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Al Hattab, M, Zankoul, E, Barakat, M and Hamzeh, F (2018) Crane overlap and operational flexibility: Balancing utilization, duration, and safety. Construction Innovation, 18(01), 43-63.

  • Type: Journal Article
  • Keywords: construction scheduling,construction engineering management,bim,construction technology,it/bpr/simulation,construction plan & equipment
  • ISBN/ISSN:
  • URL: https://doi.org/10.1108/CI-11-2016-0062
  • Abstract:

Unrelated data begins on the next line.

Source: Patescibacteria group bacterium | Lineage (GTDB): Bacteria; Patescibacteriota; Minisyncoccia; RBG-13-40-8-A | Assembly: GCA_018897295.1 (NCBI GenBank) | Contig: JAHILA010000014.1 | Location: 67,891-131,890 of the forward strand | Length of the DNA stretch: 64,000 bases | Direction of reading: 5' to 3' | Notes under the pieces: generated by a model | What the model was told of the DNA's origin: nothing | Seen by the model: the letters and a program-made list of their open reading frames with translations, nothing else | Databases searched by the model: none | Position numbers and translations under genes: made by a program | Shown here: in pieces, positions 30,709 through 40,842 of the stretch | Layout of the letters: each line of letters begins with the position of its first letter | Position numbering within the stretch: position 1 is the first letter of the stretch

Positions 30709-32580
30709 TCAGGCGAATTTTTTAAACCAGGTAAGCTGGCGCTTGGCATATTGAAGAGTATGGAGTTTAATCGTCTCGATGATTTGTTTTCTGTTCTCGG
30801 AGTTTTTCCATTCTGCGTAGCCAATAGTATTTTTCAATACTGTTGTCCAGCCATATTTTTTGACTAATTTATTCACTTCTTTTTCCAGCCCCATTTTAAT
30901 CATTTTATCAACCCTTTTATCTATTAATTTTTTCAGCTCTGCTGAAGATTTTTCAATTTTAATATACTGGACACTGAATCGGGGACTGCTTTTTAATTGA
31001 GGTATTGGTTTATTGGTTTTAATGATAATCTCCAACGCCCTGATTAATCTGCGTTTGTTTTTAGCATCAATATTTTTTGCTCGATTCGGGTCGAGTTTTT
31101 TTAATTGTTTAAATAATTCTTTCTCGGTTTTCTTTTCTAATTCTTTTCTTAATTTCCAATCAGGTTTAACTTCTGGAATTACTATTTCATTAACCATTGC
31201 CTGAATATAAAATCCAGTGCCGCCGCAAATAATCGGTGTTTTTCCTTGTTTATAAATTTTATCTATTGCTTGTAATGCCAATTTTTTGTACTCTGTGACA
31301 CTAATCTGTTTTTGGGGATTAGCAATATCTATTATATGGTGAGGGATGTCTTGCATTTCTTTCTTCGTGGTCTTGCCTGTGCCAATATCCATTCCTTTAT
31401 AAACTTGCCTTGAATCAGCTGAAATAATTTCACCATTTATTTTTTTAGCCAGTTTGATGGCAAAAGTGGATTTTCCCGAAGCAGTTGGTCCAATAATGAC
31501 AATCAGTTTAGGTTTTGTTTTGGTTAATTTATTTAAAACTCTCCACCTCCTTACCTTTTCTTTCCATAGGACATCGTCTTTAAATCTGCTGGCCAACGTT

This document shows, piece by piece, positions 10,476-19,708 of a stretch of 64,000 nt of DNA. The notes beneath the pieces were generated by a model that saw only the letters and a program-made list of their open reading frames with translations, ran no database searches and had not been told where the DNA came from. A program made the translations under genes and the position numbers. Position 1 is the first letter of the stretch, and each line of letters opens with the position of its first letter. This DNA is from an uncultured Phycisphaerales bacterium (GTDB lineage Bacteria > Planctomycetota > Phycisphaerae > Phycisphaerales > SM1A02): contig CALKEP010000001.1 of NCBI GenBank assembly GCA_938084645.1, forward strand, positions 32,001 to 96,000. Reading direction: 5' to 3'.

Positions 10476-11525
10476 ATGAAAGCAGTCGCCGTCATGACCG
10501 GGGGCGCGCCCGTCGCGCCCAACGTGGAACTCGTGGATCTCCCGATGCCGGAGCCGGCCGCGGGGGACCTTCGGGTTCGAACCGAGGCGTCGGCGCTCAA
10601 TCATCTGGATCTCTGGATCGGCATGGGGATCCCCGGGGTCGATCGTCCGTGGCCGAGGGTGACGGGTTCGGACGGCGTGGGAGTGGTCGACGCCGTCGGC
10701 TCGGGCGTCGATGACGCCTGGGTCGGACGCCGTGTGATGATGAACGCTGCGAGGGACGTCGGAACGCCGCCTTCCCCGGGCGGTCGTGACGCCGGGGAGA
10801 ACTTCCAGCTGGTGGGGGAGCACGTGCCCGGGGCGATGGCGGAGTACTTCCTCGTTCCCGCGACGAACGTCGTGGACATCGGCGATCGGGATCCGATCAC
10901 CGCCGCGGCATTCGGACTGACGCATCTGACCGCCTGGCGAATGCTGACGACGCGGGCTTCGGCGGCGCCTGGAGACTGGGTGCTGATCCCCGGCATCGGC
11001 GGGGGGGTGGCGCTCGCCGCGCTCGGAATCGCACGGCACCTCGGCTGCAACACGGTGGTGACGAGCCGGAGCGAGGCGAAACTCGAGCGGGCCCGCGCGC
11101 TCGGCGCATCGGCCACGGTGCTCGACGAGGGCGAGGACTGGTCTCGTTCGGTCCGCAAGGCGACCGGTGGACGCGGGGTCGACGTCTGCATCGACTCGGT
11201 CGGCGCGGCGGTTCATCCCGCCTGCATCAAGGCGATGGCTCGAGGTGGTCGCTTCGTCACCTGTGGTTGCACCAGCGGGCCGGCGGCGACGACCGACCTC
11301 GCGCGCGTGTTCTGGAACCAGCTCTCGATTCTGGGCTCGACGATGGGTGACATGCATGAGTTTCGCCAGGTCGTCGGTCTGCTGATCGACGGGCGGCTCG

Purpose With tower cranes being the site hubs, thoroughly planning and managing their operations can result in better construction performance. As urban spaces become more constricted, overlapping working radii of tower cranes becomes inevitable. While project planners are concerned with safety hazards, research has not comprehensively addressed workload distribution and synchronization of overlapping cranes. Therefore, this study aims at exploring the impact of overlapping cranes, used on high-rise buildings, on operational flexibility which is the balance between schedule duration, crane utilization and safety. Design/methodology/approach A simulation model was developed and applied on a real project to analyze and compare the impacts of different overlap sizes. Seven scenarios of different overlap sizes, i.e. different number of tasks falling in the overlap space, were executed in the model; their results were plotted and analyzed. Findings The outcomes result from several compounded factors such as the experience of planners and crane operators, the sequencing of critical versus non-critical activities and the overall effort and care taken when planning operations of overlapping cranes. Increasing overlap size can be beneficial or unfavorable depending on how properly planners allocate overlapping cranes to workload demand, keeping in mind that there are certain trade-offs while achieving operational flexibility. Originality/value While project planners are concerned with safety hazards associated with crane overlaps, research has not been comprehensively nor proactively addressing the workload distribution and synchronization of overlapping crane processes. This study contributes to science by addressing the need to harness the flexibility in using overlapping tower cranes while minimizing the resulting interruptions and safety risks. This study sheds light on the potential benefits of allowing cranes to overlap while considering their collision free operations. Operational flexibility is seen as the balance between achieving shorter schedule durations and higher crane utilizations while maintaining collision free motion paths.